It is well established that experiencing high-stress levels contributes largely to depression onset. Now, a new study published in the journal PLOS One found that people who follow the five Precepts are unlikely to develop depressive symptoms, whether experiencing high-stress levels or not. According to the study, this popular and common moral practice among Buddhists may buffer identified links between high-stress levels and depression.
The five precepts guide its users to not kill, lie, steal, abstain from sexual misconduct, and lastly abstain from intoxicants that cloud the mind. While prior research suggests that adhering to the Five Precepts could improve well-being as well as the quality of life among both serious and unserious users on a large scale. However, there is limited knowledge of the five precepts on their potential to ease negative mental health outcomes such as depression, especially for those at higher risk.
In the same way, previous studies have studied the relationship among neuroticism — a likelihood to experience anger, anxiety, self-doubt, and other negative feelings — stress and depression and found evidence of an indirect link between depression and stress.
Study author, Wongpakaran and his team of researchers set out to study this link. Importantly, this is the first-ever study to report on this association.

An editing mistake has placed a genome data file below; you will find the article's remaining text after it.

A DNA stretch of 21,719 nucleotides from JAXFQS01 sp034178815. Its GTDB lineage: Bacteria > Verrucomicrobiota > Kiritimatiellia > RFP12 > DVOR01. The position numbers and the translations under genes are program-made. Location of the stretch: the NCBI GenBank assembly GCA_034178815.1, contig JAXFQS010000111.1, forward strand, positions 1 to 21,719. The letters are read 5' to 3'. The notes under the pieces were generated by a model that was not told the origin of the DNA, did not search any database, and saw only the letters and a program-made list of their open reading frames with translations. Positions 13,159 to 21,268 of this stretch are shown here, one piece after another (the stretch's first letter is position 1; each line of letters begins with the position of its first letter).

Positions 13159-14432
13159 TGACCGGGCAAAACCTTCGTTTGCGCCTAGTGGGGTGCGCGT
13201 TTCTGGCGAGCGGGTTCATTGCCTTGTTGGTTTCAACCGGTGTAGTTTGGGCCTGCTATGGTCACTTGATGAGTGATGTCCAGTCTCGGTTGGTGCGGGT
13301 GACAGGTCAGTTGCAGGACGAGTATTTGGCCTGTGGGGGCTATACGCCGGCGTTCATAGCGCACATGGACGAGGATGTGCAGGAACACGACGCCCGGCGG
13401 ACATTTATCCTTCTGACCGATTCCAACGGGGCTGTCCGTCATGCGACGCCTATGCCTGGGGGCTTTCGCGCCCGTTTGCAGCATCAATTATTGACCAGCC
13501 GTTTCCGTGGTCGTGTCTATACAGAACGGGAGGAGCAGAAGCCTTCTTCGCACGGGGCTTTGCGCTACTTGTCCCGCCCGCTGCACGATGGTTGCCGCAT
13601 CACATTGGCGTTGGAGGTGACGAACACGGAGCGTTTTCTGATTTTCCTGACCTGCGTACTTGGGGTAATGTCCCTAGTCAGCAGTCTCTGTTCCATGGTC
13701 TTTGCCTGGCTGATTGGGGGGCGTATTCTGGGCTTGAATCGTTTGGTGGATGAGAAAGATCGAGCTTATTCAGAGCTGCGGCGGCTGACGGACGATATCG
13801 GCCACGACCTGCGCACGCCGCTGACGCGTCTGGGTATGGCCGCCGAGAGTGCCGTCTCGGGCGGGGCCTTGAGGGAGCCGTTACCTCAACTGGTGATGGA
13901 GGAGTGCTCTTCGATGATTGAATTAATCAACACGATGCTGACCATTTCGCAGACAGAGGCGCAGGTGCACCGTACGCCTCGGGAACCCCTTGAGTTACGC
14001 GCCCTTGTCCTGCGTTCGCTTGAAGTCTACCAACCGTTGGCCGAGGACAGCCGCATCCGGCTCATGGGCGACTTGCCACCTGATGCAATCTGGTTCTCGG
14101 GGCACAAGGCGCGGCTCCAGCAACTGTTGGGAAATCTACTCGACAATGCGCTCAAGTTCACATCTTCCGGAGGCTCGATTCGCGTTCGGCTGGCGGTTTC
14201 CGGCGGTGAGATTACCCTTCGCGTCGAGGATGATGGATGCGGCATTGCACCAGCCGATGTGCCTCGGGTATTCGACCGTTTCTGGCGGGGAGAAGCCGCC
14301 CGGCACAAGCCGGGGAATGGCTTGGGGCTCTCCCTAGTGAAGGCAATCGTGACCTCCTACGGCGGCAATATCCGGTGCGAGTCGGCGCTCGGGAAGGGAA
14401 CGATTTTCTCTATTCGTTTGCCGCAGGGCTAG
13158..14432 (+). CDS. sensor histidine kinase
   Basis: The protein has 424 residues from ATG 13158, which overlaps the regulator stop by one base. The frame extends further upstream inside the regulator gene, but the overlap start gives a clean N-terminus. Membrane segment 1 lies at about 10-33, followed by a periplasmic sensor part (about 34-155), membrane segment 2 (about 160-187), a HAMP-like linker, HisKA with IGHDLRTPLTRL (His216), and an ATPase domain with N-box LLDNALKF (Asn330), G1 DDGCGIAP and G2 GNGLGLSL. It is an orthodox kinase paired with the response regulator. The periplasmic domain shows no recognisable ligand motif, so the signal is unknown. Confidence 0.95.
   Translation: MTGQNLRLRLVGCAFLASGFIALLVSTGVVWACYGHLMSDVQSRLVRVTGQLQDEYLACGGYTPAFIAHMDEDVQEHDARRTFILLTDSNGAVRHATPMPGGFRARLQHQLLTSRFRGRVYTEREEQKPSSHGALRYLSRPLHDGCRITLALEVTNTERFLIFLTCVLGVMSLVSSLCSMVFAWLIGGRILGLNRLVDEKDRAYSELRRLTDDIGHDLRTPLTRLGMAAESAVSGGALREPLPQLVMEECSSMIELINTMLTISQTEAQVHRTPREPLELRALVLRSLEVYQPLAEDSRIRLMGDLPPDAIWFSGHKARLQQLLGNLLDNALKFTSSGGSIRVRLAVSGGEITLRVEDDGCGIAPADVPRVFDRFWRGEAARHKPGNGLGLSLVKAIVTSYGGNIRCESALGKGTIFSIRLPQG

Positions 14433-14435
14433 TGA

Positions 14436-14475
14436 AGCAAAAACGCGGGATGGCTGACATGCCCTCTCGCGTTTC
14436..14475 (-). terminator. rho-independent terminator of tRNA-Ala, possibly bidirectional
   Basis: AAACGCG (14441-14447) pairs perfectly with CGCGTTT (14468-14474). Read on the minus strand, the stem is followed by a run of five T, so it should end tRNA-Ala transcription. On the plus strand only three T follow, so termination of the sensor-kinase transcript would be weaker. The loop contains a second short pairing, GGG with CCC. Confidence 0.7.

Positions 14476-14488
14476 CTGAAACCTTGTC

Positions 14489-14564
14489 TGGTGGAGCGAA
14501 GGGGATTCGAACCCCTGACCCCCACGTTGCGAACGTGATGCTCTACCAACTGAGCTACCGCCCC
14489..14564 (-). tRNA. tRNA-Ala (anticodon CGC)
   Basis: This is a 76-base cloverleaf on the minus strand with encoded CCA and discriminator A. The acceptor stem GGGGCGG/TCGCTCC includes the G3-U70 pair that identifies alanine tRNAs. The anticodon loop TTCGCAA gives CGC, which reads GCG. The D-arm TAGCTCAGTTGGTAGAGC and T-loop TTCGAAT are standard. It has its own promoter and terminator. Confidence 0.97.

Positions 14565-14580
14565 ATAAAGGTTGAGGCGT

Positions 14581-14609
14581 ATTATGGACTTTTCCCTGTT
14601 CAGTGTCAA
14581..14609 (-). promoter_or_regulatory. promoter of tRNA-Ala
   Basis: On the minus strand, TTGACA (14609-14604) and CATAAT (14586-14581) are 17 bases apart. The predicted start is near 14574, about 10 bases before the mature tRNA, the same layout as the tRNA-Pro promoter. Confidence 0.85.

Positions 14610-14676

To do this, an online survey was conducted in Thailand from December 2019 to September 2020 involving a total of 644 study participants. Participants were given questionnaires to fill out to assess the degree of stress they have felt over the past month, their high or low level of neuroticism, and how they felt psychologically over the past week. The team also checked their adherence to the five precepts of Buddhism.
Over 70 comprised females, the majority were people who lived alone and roughly 93.3 percent were self-reported Buddhists.
Results of the Study
After adjusting for age, gender, and marital status, the results from the survey showed that following the five precepts significantly buffered the effect of stress on depression. In addition, they found that people with high levels of stress that follow the five precepts closely are less likely to develop depressive symptoms.
Above all, the researchers found that closely following these teachings to a high extent buffered greatly the negative impacts of stress on the body.
The researchers note that even though the five precepts are from Buddhist ideology, non-Buddhists may likewise benefit from following this ideology. Pursuing this further, they believe more awareness should be made among the general population — including those yet to experience stress.
“The five precepts practice makes other people feel safe, as all these behaviors are harmless, and it potentially provides the stressful practitioner with a buffer against depression,” the authors conclude in the study.
The researchers, however, recognize the need for further studies to be conducted.